Sustainable Business: Follow the yellow brick road - between the site of London's 2012 Olympics and Europe's largest mall - as you walk on it, you'll create electricity.
When you walk along the road, you're bound to step on a paver that instantly converts the kinetic energy of your footstep into electricity. And, of course, those pavers are made from recycled rubber.
The energy generated will help power the mall. In its first commercial application, just 20 slabs scattered along the road will electrify half the mall's outdoor lighting, says Laurence Kemball-Cook, who developed the prototype during his final college year in 2009. He founded Pavegen, which manufactures the pavers.
There's power in numbers. One step can keep an LED-powered street lamp lit for 30 seconds, but 30 million customers are expected to walk that path in its first year. The energy will also be stored for several days using a battery system.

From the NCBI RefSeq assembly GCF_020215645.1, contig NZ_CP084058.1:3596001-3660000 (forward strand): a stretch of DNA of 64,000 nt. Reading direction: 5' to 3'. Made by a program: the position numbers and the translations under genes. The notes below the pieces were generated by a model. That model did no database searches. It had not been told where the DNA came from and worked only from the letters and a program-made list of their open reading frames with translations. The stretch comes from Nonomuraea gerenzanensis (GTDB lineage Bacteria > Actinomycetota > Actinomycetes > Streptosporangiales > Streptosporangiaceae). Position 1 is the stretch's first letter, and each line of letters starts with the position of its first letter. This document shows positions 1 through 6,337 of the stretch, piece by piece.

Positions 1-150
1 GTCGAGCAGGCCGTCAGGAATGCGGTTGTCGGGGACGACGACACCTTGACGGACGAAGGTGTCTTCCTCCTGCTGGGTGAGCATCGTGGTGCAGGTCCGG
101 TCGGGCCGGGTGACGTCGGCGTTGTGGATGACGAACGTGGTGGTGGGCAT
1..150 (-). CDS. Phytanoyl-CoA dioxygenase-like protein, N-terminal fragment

Kemball-Cook has been testing the pavers at a school, where 1100 kids have been stamping on them for the last eight months.
The tiles could potentially light up everything from subways to parts of the developing world that are off-grid.
The tiles are also made with green materials - the casings are made of marine grade stainless steel and recycled polymer with low carbon concrete. The recycled rubber is from of old truck tires. And all the manufacturing is done within 200 miles of the company's headquarters, reducing the energy consumed in transportation and assembly.
Pavegen has won several awards for its product, including the Big Idea category at UK's Ethical Business Awards and Shell's LiveWire Grand Ideas Award. It's received financing from a group of angel investors.